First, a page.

The NAIA recently ruled that Fall 2020 will not be counted as a term of attendance toward the 10-semester or 15-quarter limit of eligibility for currently enrolled student-athletes.

  • Fall sport student-athletes who are entering their 10th semester or 15th quarter of full-time enrollment this Fall at an NAIA college will be allowed to return in Spring 2021 to compete in their final season of eligibility.
  • However, the Fall term will still count as a term of attendance for other NAIA rules, such as the GPA or number of credit hours required for eligibility.

Current NAIA student-athletes will only be charged with a season of competition during the 2020-21 academic year:

  • If they appear in more than 50% of the maximum number of contests in their particular sport,
  • OR if a student-athlete competes in NAIA post-season competition.

The NAIA will not charge current or prospective student-athletes with a season of competition if they participate in any outside amateur competition in their sport between May 16, 2020 to May 15, 2021.

  • This may especially benefit international athletes who may not be able to physically attend their NAIA university this year but would like to compete for an amateur team in their home country.

Do you have questions?

For questions about NAIA eligibility, schedule an Eligibility Issues consultation online, or contact us at or by calling 913-766-1235.

Now that the use of the NCAA Transfer Portal has been approved for Division II student-athletes (effective Aug. 1, 2020) neither Division I nor Division II student-athletes are required to obtain “permission” from their current coaching staff or university before they initiate their plan to transfer to another university.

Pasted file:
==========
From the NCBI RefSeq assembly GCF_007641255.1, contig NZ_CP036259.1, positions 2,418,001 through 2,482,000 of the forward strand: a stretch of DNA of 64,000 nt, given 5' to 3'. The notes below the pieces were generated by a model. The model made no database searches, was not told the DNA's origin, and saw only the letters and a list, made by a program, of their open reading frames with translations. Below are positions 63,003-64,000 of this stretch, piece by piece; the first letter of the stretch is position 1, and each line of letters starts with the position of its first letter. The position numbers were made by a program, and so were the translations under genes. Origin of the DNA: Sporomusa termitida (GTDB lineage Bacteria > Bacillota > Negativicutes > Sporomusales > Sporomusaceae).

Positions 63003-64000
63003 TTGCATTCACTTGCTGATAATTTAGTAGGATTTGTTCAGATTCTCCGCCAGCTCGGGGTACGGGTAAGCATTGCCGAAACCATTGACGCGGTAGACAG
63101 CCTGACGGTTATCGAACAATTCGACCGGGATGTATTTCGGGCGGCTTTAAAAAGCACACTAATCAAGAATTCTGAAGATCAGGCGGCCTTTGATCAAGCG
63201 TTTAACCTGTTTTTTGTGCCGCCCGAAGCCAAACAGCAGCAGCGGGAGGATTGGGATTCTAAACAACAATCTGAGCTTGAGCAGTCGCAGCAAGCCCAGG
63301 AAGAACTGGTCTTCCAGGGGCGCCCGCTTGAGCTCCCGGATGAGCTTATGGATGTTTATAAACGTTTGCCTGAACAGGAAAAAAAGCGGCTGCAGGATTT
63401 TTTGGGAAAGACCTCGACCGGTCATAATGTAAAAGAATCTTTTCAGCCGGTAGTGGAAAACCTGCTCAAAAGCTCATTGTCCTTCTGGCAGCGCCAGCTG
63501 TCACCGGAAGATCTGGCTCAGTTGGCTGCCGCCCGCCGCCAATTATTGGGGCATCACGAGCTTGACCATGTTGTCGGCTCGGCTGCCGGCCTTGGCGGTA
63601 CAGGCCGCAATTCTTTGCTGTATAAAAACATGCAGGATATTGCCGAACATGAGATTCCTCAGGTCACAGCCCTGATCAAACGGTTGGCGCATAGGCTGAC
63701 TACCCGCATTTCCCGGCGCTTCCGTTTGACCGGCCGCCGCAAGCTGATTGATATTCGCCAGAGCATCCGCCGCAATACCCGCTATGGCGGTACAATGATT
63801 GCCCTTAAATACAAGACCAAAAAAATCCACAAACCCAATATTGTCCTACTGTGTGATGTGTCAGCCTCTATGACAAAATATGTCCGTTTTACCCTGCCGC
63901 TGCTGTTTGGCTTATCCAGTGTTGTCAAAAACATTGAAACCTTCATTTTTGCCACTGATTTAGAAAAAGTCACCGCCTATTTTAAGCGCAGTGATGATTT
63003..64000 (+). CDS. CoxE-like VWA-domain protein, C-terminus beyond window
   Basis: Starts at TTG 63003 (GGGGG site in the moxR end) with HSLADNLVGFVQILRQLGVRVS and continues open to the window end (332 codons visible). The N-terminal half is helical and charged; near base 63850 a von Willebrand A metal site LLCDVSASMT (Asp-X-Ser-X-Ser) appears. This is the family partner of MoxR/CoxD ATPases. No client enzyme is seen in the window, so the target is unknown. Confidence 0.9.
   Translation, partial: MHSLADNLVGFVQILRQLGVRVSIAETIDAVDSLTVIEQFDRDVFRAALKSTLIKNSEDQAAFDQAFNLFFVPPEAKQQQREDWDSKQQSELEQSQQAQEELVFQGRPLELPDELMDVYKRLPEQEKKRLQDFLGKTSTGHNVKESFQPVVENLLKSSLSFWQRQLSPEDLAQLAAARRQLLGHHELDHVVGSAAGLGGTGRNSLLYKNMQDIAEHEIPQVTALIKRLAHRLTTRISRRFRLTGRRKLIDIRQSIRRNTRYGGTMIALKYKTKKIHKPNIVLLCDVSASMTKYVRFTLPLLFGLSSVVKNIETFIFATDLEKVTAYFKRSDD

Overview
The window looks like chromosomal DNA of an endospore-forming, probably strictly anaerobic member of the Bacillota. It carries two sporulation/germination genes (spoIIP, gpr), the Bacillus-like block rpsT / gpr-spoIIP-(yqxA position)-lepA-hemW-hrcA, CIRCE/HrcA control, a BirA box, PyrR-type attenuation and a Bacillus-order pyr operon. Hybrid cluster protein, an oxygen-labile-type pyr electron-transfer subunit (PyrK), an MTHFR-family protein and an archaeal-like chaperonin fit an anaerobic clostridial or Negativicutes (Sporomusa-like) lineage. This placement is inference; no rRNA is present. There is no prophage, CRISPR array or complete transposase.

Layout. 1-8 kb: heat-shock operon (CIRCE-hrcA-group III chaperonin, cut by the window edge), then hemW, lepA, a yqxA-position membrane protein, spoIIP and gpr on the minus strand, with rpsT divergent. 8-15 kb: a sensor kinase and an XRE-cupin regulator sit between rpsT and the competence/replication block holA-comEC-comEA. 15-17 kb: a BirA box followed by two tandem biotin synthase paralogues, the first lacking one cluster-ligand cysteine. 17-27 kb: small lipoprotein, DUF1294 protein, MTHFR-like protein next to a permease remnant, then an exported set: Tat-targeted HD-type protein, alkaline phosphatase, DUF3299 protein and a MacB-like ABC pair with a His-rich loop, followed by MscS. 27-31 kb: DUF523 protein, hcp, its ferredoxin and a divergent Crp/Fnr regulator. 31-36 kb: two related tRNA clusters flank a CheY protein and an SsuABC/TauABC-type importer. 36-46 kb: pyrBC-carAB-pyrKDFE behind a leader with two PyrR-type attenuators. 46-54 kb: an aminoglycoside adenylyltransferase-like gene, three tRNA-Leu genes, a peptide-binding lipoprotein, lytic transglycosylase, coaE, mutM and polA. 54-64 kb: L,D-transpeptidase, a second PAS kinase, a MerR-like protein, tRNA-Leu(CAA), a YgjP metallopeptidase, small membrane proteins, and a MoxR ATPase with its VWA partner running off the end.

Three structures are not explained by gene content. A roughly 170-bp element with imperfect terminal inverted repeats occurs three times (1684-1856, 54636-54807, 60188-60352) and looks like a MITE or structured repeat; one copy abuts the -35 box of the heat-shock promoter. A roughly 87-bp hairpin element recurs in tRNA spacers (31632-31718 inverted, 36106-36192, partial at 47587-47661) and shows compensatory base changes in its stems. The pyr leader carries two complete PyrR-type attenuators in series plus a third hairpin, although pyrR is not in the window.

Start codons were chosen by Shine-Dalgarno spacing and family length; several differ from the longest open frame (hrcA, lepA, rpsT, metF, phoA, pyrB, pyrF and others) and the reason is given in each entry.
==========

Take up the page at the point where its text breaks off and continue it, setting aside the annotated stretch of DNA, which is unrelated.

• As a result, NCAA Division I and II coaches can’t block a student-athlete from contacting coaches at a rival school, or from transferring within the same conference.
  • However, in many cases, coaches can still choose to object to an athlete’s use of the “One-Time Transfer Exception” and block them from being eligible during their first year of attendance at the new university.

Transfer Portal Entry Timelines

For Division I student-athletes, their university is required to enter their name into the Transfer Portal within two business days of receiving written notification that the student-athlete is planning to transfer.

At the Division II level, athletic departments have up to 7 consecutive calendar days in which to enter a student-athlete’s name and contact info into the Transfer Portal (where that student-athlete can be “found” by coaches at other NCAA colleges.)

Confusing? We can Help!